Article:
Institution
University of Manchester
Scientific title
Does high repetition reaching training early after a stroke promote recovery by strengthening connections from the hemisphere unaffected by the stroke?
Principal Investigator
Dr Ulrike Hammerbeck (Postdoctoral Fellow)
Year awarded
2015
Region
Grant value
£174,972.00
Research ID
TSA PDF 2015-02
Research area
Start date
Tuesday 1 September 2015
End date
Saturday 1 September 2018
Duration
36 months
Status
Closed

About Ulrike:

Ulrike is a research physiotherapist with an interest in upper limb recovery after stroke. She completed her PhD at University College London in 2015, during which she investigated the effect of movement speed during training on motor learning. 

Description of research

Aim

This study will test arm training to encourage a functionally useful contribution to recovery from the side of the brain unaffected by stroke (the 'non-stroke hemisphere'), and whether this is only possible early after stroke.

Background

Recovery of arm movements after stroke is possible due to the brain's ability to form new connections and this process underpins rehabilitation therapy. Animal experiments show that brain reorganisation occurs through powerful mechanisms that only occur for a short period after a stroke in the adult brain. We want to see if we can encourage the side of the brain unaffected by stroke to make new connections during this early period, since our work suggests that this is less likely at a later stage after stroke. This would lead to an improvement in arm function in the short and long-term.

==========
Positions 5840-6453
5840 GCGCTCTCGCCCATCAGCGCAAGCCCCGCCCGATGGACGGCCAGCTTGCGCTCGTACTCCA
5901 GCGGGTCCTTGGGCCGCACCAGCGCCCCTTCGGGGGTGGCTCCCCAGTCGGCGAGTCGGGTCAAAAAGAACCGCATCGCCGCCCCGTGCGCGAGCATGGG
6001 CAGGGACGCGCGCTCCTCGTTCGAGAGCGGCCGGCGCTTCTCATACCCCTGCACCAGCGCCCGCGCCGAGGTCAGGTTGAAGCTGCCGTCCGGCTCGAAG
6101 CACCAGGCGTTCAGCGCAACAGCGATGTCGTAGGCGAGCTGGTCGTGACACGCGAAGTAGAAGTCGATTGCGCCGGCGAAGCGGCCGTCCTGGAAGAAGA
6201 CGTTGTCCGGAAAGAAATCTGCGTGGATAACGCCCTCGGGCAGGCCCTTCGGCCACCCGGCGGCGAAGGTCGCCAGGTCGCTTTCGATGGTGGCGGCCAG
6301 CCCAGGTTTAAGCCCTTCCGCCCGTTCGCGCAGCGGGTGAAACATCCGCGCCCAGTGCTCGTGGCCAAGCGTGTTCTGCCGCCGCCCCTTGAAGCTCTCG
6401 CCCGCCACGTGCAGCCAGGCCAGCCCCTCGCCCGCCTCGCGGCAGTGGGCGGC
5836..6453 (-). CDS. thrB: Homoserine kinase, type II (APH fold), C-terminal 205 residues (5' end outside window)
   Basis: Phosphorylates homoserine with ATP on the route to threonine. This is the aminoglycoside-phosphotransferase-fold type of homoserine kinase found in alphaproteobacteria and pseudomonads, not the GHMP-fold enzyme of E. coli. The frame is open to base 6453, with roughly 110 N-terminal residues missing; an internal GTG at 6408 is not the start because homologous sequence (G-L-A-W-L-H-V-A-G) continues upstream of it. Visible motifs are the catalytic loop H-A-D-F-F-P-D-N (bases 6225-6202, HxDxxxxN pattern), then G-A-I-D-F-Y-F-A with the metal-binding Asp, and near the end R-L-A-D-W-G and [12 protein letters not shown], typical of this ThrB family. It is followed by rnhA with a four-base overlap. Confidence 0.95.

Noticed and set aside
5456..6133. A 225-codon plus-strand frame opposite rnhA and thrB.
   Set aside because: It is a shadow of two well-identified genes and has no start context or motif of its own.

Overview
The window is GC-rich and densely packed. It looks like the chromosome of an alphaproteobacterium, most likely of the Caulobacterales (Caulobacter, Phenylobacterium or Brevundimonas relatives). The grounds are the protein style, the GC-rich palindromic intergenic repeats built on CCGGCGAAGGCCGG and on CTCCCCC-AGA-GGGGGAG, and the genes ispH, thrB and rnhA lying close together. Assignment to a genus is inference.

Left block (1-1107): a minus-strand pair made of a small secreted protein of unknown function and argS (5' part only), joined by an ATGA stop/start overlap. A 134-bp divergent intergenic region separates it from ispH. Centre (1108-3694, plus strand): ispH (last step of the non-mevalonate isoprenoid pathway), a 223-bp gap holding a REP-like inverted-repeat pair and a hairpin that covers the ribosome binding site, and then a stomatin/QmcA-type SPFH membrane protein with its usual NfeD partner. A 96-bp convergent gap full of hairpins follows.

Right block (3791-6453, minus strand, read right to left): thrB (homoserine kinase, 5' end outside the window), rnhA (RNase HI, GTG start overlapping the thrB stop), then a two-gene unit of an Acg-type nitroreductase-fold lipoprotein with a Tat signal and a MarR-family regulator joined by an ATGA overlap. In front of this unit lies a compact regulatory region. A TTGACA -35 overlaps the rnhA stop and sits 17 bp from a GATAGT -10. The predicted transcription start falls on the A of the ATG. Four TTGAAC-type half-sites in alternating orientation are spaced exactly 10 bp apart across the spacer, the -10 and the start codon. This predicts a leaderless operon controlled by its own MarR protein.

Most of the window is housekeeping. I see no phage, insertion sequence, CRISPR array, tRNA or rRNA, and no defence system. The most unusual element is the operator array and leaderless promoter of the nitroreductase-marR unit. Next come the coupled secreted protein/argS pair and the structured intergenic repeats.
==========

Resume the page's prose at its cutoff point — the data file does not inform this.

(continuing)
Methods

We will invite 40 patients with arm weakness to take part in a study within 3 weeks of their stroke. Half the patients will receive early (within the first 6 weeks after stroke) intensive training over 6 days to improve the movement in their arm. The remaining patients will receive training later (after 3 months) and will be used as a comparison. Selection of the groups will be random. We will measure how early reaching training affects the strength of new connections in the brain by using brain stimulation techniques. These are well established, safe and painless. To see if these changes are lasting, we will repeat the measure 3 months after the stroke. 

Expected outcomes

The study will improve our understanding of the process of brain recovery early after stroke. If effective, it will lead to further clinical trials with greater numbers of participants to confirm this theory. Such a finding would reinforce the importance of intensive physiotherapy during an early window of opportunity after stroke, ultimately improving recovery for stroke patients.

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